All too often life is not what is seems and sometimes your own is misunderstood. It might be the fragile facade you put up to mask your pain. Repressed feelings are ten times more powerful than those from which you simply refrain from sharing until the time is right. And if you bury it too deep, the repercussions can be overwhelming.
That is until you find the courage to share, to turn to someone else for hope, a helping hand and in turn tap into the inspiration of life.
There is no doubt – everyone has a story.
I am Mark Brodinsky and this is The Sunday Series.
The Sunday Series (71): Addicted To Life
Getting rid of the stigma might take a lifetime, but Sam Bierman is determined to try.
Sam’s childhood was as he puts it, “normal”. As a kid he played sports and grew up in a good neighborhood. His parents worked hard, his Dad had a career as an attorney, his mom was a psychotherapist. Sam and his sister Farah had the privilege to spend their summers at sleep away camp. His parents encouraged the adventure since it was at one of those camps where they first met and the end result was the creation of this “normal” family.
All seemed normal until the summer of 1995 when 12-year-old Sam and his 9-year-old sister returned from their summer away – to learn their mother had been diagnosed with melanoma. Over a six-month period her condition worsened and by February 1996 the beast got the best of her and she passed on.
For the family the pain cut deep, for Sam the depths of his pain was something he kept locked away. “When it happened I shut down inside”, says Sam. “I didn’t know how to deal with the emotions, how to grieve properly, be happy or sad, or show what I was feeling inside. I was very confused and the path I chose was to bury my emotions deep down, put on a facade that I was OK, and was moving on. But what was really going on inside me was that I felt different from my peers, like I didn’t fit in anymore.”
“I didn’t really even talk to my sister about it, or my Dad. So naturally because I was burying such strong emotions I inflicted a lot of pain on myself, I was constantly in pain. All my teenage years I thought everyone was breathing a little easier than I was. They had a manual on life, I just got skipped over. I don’t blame anyone else, there was no lack of love or friends. There was plenty of love from my father and grandparents, especially my mom’s parents. My grandfather sold his business right away and he and my grandmother sacrificed everything to be there for us while my Dad worked. My Dad handled the situation similarly to me, but my parents were very social people and had very good friends, they valued them immensely. My Dad could lean on them for support. For me, all the attention and sympathy just made me feel worse.”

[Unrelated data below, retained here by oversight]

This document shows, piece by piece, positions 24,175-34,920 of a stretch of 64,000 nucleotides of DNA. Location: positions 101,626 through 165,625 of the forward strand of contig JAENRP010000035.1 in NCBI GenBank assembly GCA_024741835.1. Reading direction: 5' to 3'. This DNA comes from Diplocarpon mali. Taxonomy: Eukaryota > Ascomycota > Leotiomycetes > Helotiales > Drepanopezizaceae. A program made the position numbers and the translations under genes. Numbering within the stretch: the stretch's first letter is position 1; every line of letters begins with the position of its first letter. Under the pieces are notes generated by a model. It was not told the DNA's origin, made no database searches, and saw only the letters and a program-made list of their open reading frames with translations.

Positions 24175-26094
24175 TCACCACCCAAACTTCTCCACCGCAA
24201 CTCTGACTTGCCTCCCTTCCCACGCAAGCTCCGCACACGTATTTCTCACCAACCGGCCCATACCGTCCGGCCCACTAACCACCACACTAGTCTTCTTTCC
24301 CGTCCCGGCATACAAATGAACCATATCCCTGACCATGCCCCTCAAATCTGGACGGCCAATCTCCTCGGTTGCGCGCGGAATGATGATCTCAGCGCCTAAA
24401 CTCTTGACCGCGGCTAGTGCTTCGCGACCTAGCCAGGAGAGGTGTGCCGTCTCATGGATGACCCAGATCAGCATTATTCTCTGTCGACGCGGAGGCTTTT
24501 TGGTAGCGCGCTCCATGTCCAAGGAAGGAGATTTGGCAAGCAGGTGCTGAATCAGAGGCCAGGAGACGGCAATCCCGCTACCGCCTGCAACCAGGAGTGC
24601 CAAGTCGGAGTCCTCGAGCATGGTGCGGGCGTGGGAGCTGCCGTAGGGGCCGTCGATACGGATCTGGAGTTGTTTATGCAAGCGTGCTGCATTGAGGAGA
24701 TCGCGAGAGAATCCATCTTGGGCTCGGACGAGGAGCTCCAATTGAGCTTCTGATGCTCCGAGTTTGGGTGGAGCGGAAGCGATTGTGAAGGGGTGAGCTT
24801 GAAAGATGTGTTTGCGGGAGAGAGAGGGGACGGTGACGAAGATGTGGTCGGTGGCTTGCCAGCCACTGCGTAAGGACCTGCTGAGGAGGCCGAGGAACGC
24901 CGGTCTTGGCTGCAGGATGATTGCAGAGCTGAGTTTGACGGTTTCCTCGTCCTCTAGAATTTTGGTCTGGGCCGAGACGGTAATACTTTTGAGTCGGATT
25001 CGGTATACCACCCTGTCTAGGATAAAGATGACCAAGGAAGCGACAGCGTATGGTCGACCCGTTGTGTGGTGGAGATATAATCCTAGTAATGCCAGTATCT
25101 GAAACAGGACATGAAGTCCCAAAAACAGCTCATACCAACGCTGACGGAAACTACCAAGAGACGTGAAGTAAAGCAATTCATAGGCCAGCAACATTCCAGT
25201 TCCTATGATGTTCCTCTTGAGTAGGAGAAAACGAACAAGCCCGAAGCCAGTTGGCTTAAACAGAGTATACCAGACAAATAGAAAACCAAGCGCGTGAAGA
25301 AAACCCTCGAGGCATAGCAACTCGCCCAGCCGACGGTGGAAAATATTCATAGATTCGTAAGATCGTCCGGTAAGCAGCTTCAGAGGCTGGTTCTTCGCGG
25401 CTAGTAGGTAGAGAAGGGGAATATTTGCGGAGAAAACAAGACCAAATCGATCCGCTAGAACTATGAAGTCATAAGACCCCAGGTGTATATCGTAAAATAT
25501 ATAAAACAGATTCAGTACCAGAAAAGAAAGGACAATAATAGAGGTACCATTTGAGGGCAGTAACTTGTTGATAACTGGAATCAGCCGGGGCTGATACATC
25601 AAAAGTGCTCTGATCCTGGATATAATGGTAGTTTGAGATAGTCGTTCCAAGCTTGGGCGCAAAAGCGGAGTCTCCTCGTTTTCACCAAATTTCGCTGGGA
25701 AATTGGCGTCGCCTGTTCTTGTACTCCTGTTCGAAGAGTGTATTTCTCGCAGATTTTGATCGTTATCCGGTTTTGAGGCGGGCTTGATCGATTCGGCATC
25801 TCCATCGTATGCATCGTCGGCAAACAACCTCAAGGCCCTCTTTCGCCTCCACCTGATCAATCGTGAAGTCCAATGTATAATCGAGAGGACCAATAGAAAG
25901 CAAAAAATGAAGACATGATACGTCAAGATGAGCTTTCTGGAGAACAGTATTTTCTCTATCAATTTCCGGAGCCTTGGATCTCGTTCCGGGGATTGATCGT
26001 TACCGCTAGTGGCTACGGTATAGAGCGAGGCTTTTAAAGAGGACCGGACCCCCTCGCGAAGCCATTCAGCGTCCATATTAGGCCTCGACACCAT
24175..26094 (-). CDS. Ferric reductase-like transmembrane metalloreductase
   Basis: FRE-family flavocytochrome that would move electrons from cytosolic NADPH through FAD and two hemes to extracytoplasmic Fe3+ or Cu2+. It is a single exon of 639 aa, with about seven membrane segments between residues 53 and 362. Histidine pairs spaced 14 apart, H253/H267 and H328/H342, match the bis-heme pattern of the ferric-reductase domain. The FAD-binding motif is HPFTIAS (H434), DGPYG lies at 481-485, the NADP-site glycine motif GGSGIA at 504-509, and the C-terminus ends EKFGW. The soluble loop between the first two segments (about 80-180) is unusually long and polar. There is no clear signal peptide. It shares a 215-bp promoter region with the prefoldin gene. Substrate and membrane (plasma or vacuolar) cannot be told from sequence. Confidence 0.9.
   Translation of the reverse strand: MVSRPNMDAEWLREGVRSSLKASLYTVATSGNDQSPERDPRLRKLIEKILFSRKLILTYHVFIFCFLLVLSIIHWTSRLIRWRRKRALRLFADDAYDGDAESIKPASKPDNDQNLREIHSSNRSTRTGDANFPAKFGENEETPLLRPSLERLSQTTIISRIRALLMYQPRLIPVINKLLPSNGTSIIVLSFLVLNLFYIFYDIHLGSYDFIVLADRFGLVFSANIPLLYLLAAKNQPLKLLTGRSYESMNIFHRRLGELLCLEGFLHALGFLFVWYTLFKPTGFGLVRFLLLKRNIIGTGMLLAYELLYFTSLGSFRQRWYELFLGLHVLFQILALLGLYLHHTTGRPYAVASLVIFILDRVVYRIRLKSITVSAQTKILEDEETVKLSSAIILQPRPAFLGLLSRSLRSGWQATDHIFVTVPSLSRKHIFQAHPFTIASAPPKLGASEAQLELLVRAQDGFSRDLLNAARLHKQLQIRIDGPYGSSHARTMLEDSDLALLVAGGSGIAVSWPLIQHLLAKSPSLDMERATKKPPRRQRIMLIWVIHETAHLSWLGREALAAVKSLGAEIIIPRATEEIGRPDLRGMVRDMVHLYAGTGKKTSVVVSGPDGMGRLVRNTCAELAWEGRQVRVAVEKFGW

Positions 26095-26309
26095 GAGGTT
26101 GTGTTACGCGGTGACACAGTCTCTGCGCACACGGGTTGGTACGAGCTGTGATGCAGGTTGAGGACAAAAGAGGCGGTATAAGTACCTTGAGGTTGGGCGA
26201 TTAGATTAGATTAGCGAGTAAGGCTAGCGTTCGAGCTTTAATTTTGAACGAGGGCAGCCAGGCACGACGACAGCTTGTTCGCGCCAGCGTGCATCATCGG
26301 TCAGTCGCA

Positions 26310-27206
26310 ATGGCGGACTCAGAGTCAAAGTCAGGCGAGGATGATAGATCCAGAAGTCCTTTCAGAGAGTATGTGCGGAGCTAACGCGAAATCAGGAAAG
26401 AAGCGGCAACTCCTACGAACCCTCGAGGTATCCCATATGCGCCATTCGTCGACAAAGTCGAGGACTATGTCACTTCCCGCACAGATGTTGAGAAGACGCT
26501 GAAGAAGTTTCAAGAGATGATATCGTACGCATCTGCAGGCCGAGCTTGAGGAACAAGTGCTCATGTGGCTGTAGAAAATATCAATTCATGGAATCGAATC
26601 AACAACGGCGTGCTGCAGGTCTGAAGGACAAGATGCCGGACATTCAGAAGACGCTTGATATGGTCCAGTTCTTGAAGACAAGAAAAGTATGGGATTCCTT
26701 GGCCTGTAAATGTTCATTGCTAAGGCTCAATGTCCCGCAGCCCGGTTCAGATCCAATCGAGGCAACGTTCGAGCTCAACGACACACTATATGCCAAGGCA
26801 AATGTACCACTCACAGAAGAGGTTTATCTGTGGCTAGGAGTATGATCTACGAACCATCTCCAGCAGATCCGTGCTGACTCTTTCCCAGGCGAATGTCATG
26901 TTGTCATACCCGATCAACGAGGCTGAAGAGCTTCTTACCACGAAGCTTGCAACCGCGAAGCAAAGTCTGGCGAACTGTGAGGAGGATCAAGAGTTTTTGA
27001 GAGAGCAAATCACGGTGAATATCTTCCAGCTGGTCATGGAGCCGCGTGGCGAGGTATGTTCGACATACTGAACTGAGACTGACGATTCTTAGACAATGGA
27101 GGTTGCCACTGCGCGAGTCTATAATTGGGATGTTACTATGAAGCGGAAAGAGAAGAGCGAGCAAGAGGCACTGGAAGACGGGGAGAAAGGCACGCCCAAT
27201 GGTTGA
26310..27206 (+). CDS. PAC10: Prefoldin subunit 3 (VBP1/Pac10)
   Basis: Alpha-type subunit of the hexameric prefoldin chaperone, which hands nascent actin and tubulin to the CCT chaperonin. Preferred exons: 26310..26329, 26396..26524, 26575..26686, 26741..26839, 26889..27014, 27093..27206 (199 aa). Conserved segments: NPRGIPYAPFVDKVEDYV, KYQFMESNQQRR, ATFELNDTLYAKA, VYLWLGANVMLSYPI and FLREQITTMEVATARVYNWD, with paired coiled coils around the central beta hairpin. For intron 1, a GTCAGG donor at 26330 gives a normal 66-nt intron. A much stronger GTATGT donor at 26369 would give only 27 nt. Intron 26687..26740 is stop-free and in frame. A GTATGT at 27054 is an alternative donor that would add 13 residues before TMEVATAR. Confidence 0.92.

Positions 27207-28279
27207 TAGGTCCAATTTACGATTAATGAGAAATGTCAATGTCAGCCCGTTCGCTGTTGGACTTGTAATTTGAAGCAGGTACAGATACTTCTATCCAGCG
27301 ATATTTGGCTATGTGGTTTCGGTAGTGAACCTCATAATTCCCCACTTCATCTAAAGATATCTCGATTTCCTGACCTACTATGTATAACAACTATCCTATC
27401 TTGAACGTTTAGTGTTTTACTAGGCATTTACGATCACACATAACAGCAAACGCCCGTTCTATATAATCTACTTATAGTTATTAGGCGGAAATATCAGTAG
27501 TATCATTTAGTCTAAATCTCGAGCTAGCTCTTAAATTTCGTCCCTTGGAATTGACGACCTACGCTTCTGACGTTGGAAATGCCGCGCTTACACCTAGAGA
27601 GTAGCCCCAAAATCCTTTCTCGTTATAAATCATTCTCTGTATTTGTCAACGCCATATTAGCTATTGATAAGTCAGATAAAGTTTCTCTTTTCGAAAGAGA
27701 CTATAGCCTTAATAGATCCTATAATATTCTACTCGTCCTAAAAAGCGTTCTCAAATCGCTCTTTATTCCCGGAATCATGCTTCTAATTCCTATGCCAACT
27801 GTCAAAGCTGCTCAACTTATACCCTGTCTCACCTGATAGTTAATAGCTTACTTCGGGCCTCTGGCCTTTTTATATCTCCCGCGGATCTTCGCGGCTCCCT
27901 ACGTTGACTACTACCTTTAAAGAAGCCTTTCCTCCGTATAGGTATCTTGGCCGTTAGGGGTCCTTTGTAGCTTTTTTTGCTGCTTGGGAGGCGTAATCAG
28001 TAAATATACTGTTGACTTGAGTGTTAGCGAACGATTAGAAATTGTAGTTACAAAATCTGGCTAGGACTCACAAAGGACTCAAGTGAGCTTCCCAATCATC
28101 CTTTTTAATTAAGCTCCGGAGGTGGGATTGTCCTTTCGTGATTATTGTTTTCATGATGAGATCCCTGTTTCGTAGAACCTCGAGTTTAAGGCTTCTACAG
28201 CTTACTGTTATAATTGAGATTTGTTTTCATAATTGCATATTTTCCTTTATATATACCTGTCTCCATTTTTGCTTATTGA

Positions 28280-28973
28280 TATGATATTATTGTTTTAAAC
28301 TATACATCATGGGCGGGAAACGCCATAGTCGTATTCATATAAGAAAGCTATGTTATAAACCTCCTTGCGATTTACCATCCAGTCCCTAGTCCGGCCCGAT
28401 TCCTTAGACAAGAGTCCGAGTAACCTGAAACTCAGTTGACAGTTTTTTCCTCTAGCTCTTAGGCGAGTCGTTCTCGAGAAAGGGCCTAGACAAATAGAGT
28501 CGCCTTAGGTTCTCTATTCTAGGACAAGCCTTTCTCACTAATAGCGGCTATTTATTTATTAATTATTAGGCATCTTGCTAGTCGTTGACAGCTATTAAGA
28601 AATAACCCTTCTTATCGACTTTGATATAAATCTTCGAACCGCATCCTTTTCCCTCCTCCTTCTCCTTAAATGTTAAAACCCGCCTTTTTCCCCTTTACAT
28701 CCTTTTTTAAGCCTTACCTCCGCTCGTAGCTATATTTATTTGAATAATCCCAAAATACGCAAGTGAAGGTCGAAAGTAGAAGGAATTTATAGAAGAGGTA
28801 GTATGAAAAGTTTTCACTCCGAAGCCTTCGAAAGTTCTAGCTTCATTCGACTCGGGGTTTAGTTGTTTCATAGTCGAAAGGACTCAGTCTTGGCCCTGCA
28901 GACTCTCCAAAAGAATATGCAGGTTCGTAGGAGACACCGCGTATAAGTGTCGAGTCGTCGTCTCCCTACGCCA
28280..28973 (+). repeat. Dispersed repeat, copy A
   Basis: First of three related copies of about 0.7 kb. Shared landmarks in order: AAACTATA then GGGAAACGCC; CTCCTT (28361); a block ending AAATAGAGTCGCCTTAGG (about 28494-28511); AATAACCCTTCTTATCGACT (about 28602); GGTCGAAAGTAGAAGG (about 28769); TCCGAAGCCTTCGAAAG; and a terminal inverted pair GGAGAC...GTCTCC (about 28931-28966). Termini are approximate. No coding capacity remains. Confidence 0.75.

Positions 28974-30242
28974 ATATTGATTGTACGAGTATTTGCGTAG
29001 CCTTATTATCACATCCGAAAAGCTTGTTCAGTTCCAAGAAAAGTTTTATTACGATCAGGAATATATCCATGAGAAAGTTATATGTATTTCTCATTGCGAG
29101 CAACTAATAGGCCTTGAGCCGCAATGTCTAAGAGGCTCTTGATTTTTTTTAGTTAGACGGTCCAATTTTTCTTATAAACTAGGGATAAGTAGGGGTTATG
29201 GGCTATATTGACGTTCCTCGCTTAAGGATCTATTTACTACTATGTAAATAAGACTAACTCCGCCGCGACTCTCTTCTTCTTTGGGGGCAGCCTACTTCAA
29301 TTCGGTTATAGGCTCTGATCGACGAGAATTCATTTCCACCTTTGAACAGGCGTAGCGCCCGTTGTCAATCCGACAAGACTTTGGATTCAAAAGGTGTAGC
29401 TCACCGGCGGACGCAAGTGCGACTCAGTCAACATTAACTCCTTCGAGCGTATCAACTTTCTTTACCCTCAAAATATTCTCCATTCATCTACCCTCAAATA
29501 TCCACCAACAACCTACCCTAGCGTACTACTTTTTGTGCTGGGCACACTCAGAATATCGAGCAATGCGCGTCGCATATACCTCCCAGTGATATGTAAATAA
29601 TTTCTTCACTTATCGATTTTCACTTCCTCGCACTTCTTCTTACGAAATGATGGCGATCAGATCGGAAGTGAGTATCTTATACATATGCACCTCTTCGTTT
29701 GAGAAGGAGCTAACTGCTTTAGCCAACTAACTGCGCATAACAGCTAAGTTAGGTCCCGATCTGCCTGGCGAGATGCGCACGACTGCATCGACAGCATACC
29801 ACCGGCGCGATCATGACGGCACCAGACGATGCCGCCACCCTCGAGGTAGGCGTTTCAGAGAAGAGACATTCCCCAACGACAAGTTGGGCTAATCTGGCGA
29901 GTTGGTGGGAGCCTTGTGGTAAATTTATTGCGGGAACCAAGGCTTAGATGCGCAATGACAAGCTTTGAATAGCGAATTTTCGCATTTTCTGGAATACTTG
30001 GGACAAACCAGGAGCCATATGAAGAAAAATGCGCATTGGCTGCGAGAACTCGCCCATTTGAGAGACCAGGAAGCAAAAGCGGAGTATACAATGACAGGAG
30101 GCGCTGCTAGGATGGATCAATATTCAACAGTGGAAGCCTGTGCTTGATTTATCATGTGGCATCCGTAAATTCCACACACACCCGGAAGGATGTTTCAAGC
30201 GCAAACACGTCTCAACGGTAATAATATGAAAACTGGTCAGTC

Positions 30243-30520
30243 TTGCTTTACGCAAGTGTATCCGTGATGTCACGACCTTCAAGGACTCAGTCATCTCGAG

Until that first taste of alcohol – and sweet relief.
Sam says he took his first drink about 6 months after his mom died. “I was at a New Year’s party with my Dad and a lot of adult friends. All the adults were outside, the kids were inside and the other kids dared me to sneak and take a drink of vodka. I did. I immediately felt warmth, ease and comfort. All of my problems just went away. Alcohol eased my pain, at least temporarily. And the more I did it the more temporary relief I wanted.”
Relieve the pain, fight the pain, hide the pain, do anything to keep the pain at bay – it wasn’t long before Sam added pain killers to his cocktail of relief. “At 16 I got introduced to opiates”, says Sam. “Vicodin, Percoset and Oxycontin which was huge, just hitting the market and extremely addictive. Once I found opiates the relief was better than everything I experienced before, it was so good I found it extremely hard to stop.” Add in the booze and some marijuana and there was very little pain to deal with, just a constant high.
Somehow, despite the drugs Sam, as he puts it, “skated through high school” and was accepted by Indiana University. But by the time he started college Sam said the habit was bad enough he had withdrawal symptoms if he didn’t take something. He says he needed the drugs not only for the emotional pain, but now to relieve the physical pain as well. If you do enough of a drug you develop a tolerance, then a dependence and then withdrawal if you remove it from your system: sweats, insomnia, feelings of hot and cold, almost like having the flu.
“In college there weren’t a ton of kids who had Oxycontin habits”, says Sam. “So I drank my way through the withdrawal symptoms, finding some pills here and there until I could get back home to Long Island over the summer and be around my old friends and pick up the pill habit again. A good amount of my home friends were hooked too.”
Although obviously hooked, the facade continued. Sam managed to graduate from college, becoming what he calls a functioning alcoholic. “Everything looked good on the outside”, he says. “I went to class, I had friends, but as soon as I went back to my room I would start drinking, or sniffing around for a pill.”
Sam could function so well that after a few months out of school he found a job at a small, but solid finance and mortgage company. But during his search for post-college employment he also made a new friend.
Her name was heroin.
Sam has a vivid recollection of his first time with his new girl. “Once I found heroin that was it. Nothing in the world mattered to me, no job, no family, no friends. All of that was completely out the window and completely secondary to getting more heroin, which brought me an amazing sense of euphoria. Every time I did it was like the first time I drank, an incredible sense of ease and comfort came over me. I had no more worries, nothing hurt me.”